is what I don't understand: All of a sudden nothing
seems to matter.
First, they said they wanted Bin Laden "dead or
alive." But they didn't get him. So now they tell
us that it doesn't matter. Our mission is greater
than one man.
they said they wanted Saddam Hussein, "dead or
alive." He's apparently alive but we haven't got
him yet, either. However, President Bush told
reporters recently, "It doesn't matter. Our mission
is greater than one man."
Finally, they told us that we were invading Iraq
to destroy their weapons of mass destruction.
Now they say those weapons probably don't exist.
Maybe never existed. Apparently that doesn't matter
that it does matter.
I know we're not supposed to say that. I know
it's called "unpatriotic."
But it's also called honesty. And dishonesty matters.
It matters that the infrastructure of a foreign
nation that couldn't defend itself against us
has been destroyed on the grounds that it was
a military threat to the world.
It matters that it was destroyed by us under a
new doctrine of "pre-emptive war" when there was
apparently nothing worth pre-empting.
It surely matters to the families here whose sons
went to war to make the world safe from weapons
of mass destruction and will never come home.
It matters to families in the United States whose
life support programs were ended, whose medical
insurance ran out, whose food stamps were cut
off, whose day care programs were eliminated so
we could spend the money on sending an army to
do what did not need to be done.
It matters to the Iraqi girl whose face was burned
by a lamp that toppled over as a result of a U.S.
It matters to Ali, the Iraqi boy who lost his
family - and both his arms - in a U.S. air attack.
It matters to the people in Baghdad whose water
supply is now fetid, whose electricity is gone,
whose streets are unsafe, whose 158 government
ministries' buildings and all their records have
been destroyed, whose cultural heritage and social
system has been looted and whose cities teem with
matters that the people we say we "liberated"
do not feel liberated in the midst of the lawlessness,
destruction and wholesale social suffering that
so-called liberation created.
matters to the United Nations whose integrity
was impugned, whose authority was denied, whose
inspection teams are even now still being overlooked
in the process of technical evaluation and disarmament.
matters to the reputation of the United States
in the eyes of the world, both now and for decades
to come, perhaps.
surely it matters to the integrity of this nation
whether or not its intelligence gathering agencies
have any real intelligence or not before we launch
a military armada on its say-so.
And it should matter whether or not our government
is either incompetent and didn't know what they
were doing or were dishonest and refused to say.
The unspoken truth is that either as a people
we were misled, or we were lied to, about the
real reason for this war. Either we made a huge
- and unforgivable - mistake, an arrogant or ignorant
mistake, or we are swaggering around the world
like a blind giant, flailing in all directions
while the rest of the world watches in horror
or in ridicule.
If Bill Clinton's definition of "is" matters,
surely this matters. If a president's sex life
matters, surely a president's use of global force
against some of the weakest people in the world
a president's word in a court of law about a private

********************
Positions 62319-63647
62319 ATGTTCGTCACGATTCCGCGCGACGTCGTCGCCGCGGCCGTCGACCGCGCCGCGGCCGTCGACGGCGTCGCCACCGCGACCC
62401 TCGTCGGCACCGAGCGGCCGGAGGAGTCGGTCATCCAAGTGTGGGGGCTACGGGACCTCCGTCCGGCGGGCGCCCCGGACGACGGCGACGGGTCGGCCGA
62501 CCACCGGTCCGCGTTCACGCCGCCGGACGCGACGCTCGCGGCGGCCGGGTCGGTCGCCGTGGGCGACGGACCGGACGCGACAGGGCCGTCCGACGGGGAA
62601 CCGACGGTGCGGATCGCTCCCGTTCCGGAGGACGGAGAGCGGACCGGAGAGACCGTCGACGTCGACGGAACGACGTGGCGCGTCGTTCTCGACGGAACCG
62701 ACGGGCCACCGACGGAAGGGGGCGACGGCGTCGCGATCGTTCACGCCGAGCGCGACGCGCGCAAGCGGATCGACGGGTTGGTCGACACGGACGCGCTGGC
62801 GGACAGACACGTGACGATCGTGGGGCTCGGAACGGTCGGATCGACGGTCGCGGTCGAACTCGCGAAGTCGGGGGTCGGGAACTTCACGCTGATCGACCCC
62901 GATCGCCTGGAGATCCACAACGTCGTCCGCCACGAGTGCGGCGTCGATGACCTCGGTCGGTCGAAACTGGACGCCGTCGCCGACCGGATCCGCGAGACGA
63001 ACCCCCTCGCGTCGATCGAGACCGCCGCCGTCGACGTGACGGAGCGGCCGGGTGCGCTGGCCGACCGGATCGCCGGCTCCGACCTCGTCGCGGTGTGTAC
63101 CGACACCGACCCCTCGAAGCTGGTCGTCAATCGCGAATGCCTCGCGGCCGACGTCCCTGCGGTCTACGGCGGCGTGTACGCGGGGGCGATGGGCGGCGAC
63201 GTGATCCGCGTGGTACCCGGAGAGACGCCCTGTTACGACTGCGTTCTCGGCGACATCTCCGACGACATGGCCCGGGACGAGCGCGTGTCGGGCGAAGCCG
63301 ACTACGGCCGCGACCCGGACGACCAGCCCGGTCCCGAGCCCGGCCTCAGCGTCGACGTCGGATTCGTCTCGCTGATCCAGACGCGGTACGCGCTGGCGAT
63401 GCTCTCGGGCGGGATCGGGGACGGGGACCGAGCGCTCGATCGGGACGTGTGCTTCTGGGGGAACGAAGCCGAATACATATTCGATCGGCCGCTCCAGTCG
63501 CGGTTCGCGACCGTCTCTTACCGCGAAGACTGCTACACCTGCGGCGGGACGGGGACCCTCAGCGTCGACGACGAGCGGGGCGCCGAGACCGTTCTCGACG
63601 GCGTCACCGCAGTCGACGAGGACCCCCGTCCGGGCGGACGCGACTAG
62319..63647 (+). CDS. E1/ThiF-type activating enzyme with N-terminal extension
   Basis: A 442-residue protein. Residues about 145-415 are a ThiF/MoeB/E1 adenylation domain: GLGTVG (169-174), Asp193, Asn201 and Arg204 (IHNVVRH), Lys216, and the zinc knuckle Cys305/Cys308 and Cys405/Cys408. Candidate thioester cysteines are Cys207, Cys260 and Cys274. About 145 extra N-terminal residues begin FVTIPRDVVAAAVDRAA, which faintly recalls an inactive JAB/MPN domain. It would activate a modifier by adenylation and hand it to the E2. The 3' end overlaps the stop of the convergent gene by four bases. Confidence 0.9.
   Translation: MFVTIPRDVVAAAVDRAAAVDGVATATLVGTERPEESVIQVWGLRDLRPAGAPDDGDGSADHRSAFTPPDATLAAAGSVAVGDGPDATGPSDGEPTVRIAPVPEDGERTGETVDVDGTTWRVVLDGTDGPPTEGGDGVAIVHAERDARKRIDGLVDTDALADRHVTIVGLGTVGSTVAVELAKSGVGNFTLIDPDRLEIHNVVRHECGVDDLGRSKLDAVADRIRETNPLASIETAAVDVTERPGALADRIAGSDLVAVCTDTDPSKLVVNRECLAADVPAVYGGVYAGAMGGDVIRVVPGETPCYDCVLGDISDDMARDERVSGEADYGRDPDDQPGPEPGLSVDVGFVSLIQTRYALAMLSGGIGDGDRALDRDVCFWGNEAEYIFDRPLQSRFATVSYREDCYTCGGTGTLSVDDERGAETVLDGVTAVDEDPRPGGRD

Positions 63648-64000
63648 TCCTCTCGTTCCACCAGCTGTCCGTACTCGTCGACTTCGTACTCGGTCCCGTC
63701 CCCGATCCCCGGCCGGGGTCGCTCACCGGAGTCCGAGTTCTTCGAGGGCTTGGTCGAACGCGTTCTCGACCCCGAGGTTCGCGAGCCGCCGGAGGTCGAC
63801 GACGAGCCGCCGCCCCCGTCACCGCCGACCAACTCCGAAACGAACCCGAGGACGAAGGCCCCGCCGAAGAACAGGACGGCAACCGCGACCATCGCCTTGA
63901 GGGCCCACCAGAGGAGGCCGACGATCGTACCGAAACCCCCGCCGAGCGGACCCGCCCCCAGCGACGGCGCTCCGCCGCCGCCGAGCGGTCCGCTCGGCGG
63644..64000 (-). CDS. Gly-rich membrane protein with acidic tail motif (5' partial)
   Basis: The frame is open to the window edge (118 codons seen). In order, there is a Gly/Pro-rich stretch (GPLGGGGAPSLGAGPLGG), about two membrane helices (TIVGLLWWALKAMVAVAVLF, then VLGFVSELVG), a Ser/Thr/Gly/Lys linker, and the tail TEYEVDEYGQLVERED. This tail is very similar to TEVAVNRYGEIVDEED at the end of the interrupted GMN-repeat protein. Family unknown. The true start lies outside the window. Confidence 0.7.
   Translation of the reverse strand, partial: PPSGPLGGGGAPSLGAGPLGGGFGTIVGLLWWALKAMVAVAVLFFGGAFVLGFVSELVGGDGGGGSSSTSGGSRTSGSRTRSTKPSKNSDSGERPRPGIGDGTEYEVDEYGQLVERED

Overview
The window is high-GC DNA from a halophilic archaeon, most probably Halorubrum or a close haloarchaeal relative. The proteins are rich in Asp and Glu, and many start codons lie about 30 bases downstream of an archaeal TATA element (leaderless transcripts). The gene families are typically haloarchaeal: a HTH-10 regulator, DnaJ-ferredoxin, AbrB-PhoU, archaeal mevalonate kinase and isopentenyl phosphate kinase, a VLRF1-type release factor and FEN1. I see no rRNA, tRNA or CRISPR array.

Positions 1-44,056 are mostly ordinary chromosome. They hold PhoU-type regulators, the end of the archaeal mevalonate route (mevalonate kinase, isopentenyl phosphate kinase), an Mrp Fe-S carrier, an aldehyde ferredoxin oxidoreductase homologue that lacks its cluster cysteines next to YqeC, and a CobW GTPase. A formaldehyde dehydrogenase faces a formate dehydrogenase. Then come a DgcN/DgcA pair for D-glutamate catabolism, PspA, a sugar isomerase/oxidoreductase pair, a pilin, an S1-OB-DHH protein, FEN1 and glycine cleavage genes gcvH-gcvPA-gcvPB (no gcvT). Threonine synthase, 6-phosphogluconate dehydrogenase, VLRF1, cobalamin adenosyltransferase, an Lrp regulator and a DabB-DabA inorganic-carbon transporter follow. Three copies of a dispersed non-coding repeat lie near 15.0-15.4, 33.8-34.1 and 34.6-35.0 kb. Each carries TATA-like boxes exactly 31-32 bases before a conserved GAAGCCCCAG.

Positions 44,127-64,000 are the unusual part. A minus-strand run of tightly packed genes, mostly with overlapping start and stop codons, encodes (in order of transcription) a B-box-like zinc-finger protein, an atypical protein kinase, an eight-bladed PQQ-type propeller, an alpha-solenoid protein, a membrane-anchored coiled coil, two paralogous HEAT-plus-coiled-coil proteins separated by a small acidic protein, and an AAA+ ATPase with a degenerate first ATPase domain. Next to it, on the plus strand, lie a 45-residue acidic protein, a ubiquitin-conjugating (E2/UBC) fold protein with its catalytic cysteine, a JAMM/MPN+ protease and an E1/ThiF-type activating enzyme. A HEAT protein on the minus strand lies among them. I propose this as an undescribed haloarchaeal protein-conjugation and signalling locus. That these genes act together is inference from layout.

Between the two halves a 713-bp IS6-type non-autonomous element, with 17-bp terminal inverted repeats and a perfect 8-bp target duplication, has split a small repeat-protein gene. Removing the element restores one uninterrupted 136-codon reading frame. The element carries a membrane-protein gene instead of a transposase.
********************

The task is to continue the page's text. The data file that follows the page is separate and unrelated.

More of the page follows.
indiscretion matters, surely a president's word
to the community of nations and the security of
millions of people matters.
And if not, why not? If not, surely there is something
as wrong with us as citizens, as thinkers, as
Christians as there must be with some facet of
the government. If wars that the public says are
wrong yesterday - as over 70% of U.S. citizens
did before the attack on Iraq - suddenly become
"right" the minute the first bombs drop, what
kind of national morality is that? Of what are
we really capable as a nation if the considered
judgment of politicians and people around the
world means nothing to us as a people?
What is the depth of the American soul if we can
allow destruction to be done in our name and the
name of "liberation" and never even demand an
accounting of its costs, both personal and public,
when it is over?
We like to take comfort in the notion that people
make a distinction between our government and
ourselves. We like to say that the people of the
world love Americans, they simply mistrust our
government. But excoriating a distant and anonymous
"government" for wreaking rubble on a nation in
pretense of good requires very little of either
character or intelligence.
What may count most, however, is that we may well
be the ones Proverbs warns when it reminds us:
"Kings take pleasure in honest lips; they value
the one who speaks the truth." The point is clear:
If the people speak and the king doesn't listen,
there is something wrong with the king. If the
king acts precipitously and the people say nothing,
something is wrong with the people.
It may be time for us to realize that in a country
that prides itself on being democratic, we are
our government. And the rest of the world is figuring
that out very quickly.
From where I stand, that matters.
A Benedictine Sister of Erie, Sister Joan is
a best-selling author and well- known international
lecturer. She is founder and executive director
of Benetvision: A Resource and Research Center
for Contemporary Spirituality, and past president
of the Conference of American Benedictine Prioresses
and the Leadership Conference of Women Religious.
Sister Joan has been recognized by universities
and national organizations for her work for justice,
peace and equality for women in the Church and
society. She is an active member of the International
Peace Council. http://www.commondreams.org/views03/0529-10.htm
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